1: Gmail address
Getting a Gmail address was easy as I already had a number of existing accounts. I’ve decided to forward everything from everywhere to a single Gmail account and gradually stop using old email addresses.
If you don’t already have a Gmail account, just hop over to gmail.com and sign up – you’re late to the party so you won’t great choice of available names. This doesn’t matter as nobody has to see your Gmail address.
2: Domain name
Again this was straightforward, I chose a .co.nz name because New Zealand is a small country with an uncrowded domain name register which made it easy to get the domain name I wanted. It cost NZ$40 to own billbennett.co.nz, but New Zealand names are renewed annually which is a pain.
My existing web host was good enough. There’s a minor technical problem which causes problems elsewhere, but the one I use isn’t expensive and the company is easy to deal with.
I pay NZ$130 a year for 100MB of storage and plenty of bandwidth. You don’t need much of either to handle an email account, so opt for the smallest possible hosting plan unless you aim to use the service for something else.
4: Set-up mail account
My host uses a program called Cpanel. It allows me to manage the site through a web browser. I opened Cpanel and clicked on the Mail icon. A list displayed with a number of options, I chose Add/ Remove/ Manage Accounts. From here I added the email account firstname.lastname@example.org.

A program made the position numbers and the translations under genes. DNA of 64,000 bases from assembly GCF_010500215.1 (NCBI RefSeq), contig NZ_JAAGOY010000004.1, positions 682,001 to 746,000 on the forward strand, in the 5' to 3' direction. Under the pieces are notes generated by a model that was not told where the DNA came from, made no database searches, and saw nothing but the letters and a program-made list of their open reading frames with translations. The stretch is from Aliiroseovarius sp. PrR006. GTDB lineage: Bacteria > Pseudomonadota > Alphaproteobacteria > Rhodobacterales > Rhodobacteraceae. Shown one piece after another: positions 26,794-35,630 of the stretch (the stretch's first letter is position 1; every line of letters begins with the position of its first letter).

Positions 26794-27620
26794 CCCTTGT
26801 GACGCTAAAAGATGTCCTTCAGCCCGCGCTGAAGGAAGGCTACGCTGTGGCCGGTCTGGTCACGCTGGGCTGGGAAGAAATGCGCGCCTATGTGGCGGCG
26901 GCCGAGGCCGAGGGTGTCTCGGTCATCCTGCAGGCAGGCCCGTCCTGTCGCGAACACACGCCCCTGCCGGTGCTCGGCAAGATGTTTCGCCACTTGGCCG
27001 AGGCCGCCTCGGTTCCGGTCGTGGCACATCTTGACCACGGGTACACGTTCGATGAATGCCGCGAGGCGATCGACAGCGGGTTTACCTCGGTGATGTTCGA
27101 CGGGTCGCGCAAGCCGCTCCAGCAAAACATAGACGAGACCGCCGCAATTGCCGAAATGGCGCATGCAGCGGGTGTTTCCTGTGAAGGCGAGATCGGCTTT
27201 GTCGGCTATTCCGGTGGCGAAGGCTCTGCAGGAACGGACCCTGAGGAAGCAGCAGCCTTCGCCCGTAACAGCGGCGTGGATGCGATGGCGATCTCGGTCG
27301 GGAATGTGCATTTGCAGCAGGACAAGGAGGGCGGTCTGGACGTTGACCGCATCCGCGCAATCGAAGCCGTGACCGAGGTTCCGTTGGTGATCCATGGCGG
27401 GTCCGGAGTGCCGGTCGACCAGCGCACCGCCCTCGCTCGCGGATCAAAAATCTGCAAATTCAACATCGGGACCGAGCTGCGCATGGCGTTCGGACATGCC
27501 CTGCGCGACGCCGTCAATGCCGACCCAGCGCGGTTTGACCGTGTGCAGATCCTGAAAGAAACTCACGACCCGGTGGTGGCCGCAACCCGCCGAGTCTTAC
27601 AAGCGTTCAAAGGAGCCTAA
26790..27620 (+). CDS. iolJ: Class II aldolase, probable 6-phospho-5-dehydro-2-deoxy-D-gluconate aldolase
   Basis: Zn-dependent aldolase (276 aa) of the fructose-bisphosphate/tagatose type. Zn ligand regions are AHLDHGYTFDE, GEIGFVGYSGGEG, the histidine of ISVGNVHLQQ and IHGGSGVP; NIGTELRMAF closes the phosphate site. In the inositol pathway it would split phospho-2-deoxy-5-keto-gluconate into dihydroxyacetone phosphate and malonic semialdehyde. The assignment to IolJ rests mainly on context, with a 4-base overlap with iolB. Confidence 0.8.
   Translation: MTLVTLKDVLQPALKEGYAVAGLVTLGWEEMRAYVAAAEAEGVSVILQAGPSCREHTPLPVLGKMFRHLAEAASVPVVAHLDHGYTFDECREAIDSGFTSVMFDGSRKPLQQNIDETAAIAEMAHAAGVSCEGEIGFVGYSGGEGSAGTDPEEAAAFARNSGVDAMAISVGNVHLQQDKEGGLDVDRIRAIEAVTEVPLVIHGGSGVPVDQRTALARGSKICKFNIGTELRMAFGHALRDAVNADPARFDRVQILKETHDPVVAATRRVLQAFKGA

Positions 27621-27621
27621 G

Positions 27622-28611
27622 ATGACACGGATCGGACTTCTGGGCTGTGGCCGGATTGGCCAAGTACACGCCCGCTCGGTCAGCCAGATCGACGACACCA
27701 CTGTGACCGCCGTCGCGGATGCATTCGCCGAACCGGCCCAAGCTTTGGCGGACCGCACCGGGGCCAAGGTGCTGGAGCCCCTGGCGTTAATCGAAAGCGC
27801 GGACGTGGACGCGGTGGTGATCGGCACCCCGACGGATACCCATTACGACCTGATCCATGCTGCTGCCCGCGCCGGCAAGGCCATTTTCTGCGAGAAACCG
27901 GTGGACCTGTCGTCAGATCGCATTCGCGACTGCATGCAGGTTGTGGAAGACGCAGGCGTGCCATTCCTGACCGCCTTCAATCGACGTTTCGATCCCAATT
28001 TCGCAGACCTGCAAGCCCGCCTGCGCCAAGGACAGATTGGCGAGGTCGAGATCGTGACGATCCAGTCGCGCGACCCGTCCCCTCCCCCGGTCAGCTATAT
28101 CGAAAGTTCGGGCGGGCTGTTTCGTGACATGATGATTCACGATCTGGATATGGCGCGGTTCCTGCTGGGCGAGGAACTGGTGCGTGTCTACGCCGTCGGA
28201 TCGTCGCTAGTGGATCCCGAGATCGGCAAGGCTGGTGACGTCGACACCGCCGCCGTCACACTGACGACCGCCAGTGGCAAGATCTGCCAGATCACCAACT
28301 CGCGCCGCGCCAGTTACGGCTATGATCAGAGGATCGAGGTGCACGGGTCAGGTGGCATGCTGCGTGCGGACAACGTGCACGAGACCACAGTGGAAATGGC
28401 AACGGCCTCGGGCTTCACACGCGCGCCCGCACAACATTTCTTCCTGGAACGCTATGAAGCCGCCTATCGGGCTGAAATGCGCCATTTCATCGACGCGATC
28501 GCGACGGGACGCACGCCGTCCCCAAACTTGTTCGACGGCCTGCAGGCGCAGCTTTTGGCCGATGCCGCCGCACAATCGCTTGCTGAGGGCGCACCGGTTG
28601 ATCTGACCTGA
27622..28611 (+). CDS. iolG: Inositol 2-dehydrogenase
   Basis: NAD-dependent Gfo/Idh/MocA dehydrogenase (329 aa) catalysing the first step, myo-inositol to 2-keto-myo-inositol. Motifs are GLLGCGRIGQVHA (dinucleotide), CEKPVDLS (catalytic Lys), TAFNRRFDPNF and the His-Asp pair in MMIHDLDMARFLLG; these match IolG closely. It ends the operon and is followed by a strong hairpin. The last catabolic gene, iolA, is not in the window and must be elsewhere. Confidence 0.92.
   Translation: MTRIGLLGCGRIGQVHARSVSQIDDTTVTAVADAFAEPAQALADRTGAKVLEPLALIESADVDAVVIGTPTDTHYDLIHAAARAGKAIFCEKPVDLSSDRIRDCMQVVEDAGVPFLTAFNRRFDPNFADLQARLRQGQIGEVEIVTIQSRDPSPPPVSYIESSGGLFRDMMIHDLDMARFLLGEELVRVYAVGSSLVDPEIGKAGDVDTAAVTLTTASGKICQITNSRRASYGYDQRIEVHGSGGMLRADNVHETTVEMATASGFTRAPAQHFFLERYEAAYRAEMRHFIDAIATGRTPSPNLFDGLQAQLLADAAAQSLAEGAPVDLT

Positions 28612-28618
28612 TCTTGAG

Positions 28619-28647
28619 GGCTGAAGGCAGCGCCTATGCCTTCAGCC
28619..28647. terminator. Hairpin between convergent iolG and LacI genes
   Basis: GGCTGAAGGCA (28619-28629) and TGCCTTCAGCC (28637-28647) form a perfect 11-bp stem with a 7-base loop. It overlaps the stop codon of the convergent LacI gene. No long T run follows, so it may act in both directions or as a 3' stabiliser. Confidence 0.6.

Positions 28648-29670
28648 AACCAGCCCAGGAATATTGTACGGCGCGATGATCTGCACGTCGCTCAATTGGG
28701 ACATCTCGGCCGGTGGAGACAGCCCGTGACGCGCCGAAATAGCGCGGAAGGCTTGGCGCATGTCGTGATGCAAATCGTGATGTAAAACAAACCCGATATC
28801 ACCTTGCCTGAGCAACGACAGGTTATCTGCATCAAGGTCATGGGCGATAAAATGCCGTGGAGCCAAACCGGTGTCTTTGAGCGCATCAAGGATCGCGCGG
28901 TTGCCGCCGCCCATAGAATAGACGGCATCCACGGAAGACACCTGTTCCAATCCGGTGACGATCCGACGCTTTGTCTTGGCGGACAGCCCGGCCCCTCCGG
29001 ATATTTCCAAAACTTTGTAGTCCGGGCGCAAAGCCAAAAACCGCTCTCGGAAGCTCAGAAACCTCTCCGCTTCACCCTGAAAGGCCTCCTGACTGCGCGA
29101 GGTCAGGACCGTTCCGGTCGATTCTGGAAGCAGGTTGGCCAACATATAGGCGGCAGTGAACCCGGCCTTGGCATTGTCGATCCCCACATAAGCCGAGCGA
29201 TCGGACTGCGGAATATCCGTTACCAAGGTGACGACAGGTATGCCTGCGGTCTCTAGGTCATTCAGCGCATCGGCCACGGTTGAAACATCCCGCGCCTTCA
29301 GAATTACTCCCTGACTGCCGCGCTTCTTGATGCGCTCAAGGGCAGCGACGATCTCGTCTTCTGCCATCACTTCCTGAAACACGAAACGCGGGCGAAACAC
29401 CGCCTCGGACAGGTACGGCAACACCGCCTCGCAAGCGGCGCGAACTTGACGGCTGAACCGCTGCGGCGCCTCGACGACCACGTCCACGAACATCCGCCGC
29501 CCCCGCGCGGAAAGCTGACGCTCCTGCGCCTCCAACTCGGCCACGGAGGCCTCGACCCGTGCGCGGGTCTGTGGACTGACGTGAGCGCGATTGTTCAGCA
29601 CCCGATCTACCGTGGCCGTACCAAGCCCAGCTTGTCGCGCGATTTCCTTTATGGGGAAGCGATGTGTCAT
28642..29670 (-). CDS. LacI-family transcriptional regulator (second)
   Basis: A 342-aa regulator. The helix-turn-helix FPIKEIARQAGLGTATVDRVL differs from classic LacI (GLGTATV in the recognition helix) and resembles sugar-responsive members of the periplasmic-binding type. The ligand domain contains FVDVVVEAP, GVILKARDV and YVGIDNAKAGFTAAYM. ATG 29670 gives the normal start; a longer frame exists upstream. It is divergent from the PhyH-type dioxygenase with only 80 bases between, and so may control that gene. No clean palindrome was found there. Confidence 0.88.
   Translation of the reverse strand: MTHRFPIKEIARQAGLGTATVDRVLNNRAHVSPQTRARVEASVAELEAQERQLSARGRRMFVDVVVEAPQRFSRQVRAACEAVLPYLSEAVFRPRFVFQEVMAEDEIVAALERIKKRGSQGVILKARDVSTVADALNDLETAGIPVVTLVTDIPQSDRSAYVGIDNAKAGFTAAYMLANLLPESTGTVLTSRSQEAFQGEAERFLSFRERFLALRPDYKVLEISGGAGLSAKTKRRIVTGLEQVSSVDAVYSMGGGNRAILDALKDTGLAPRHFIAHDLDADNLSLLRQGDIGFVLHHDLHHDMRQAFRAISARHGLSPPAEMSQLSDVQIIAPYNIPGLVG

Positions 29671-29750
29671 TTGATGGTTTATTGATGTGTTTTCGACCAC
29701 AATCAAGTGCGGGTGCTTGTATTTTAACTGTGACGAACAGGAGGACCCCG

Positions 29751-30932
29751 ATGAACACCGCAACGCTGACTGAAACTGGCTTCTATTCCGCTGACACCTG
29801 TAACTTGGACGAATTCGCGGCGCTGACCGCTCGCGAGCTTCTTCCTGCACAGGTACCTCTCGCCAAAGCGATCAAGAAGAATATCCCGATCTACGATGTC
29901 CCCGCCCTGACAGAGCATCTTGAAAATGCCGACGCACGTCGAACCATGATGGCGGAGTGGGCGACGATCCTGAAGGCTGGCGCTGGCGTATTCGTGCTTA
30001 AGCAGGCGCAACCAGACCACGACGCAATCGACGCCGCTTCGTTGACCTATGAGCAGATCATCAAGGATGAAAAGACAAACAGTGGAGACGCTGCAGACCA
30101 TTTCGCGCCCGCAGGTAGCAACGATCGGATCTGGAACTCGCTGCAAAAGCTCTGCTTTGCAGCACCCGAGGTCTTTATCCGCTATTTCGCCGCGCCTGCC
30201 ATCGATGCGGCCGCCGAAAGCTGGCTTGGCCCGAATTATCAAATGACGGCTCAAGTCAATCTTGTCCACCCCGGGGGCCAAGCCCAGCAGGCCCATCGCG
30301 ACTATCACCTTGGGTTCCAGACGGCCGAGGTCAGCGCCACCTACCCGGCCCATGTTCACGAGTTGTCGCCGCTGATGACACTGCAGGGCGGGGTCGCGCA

You need to set up a password and a quota at this point – which is an amount of storage space to set aside for email. I’m not planning to keep email on the server, but during the testing stage I set aside 2MB of storage. This was a good move, because I hit a minor snag.
I struggled finding out how to redirect email traffic from my host using Cpanel. That’s because I used the Email Domain Forwarding option. While this looks like the right tool – it isn’t.
I then tried, incorrectly, setting up forwarding from Cpanel’s built-in Horde web mail program. The correct tool to use at this point is cryptically listed in the Cpanel/Mail menu as Forwarders.
Here you need to click on Add Forwarder and then enter the new email address followed by the Gmail account where you plan to receive your mail.
6: Tell Gmail about your new address
I did this by logging on to Gmail, clicking the Settings link at the top right of the window and then on the Accounts tab. Here I added the new address, verified it, then made it the default.
It’s a good idea to test your new email address at this point. When I did this I had some problems with the redirecting and found my emails sitting in the Horde web mail inbox on the server at my host.
Now, my next job is to make sure the new address appears everywhere online. This will take some time to fix. I made a good start by Googling my old addresses, but there are hundreds of instances so it’s not going to happen overnight.